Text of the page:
In general, there are two groups of vaccines. The first are live attenuated vaccines (this includes live bacteria or virus that have lost their power to trigger disease) and inactive or recombinant vaccines (includes killed dead organisms or simply some of their components in a pure form).
|Live attenuated vaccines||Inactivated or recombinant|
Live attenuated vaccines are generally not recommended in patients who take cortisone orally, intramuscularly or via intravenous routes. The U.S. Department of Health believes that this holds especially true for patients receiving more than 20 mg per day of prednisone for longer than two weeks. It is therefore recommended to wait a few weeks after stopping corticosteroids before using such a vaccine.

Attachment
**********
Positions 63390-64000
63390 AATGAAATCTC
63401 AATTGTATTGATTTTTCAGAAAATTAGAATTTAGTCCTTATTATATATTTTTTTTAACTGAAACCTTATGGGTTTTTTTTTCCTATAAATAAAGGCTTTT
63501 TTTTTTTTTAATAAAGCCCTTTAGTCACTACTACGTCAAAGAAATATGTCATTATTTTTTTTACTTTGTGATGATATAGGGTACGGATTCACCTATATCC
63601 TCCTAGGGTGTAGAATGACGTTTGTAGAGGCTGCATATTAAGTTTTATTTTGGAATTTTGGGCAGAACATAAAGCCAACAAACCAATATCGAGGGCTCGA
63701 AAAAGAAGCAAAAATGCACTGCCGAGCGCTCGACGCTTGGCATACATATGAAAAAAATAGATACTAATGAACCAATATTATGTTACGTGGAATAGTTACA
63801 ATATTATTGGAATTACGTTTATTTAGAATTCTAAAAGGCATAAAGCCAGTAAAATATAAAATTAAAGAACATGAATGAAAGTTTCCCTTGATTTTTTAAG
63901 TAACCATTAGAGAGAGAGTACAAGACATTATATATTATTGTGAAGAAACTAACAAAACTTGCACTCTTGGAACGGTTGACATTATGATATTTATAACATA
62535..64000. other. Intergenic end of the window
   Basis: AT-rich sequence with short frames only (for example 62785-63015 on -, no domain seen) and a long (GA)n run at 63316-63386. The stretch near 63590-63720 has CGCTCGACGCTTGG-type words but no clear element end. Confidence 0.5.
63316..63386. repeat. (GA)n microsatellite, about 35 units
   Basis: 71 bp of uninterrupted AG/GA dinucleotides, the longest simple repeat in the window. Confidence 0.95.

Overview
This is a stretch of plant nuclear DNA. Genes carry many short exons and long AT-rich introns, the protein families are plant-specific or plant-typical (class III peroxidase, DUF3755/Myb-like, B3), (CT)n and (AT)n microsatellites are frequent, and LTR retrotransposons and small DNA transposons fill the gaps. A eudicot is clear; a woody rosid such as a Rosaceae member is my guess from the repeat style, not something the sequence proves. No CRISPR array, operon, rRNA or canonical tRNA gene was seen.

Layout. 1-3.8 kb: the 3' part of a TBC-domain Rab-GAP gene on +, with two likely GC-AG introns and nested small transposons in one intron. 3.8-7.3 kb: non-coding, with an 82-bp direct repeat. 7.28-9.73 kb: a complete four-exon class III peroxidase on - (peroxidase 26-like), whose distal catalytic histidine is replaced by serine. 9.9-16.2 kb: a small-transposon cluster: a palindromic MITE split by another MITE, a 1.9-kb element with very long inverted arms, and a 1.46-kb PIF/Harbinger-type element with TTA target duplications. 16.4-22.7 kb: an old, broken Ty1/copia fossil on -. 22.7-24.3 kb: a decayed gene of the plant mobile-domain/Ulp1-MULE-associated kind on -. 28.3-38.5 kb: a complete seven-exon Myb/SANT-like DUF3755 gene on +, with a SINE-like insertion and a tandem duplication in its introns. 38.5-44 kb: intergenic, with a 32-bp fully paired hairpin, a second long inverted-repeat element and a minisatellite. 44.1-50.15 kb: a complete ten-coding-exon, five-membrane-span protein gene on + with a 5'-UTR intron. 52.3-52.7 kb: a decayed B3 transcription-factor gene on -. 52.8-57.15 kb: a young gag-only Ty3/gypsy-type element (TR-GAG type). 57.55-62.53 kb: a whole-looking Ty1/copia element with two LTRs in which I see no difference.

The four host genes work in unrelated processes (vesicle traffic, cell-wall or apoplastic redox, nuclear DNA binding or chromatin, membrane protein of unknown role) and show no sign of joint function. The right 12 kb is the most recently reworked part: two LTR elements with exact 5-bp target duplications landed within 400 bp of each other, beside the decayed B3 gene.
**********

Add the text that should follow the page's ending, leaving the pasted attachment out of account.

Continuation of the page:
Inactive or recombinant vaccines can be used safely in patients treated with cortisone. Although your immune response could be modified, corticosteroid therapy does not inhibit the effectiveness of these vaccines.
According to many national and international recommendations, patients exposed for systemic glucocorticoids for several weeks or months should be adequately vaccinated against influenza and pneumococcus.
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lastest update : February 20 2019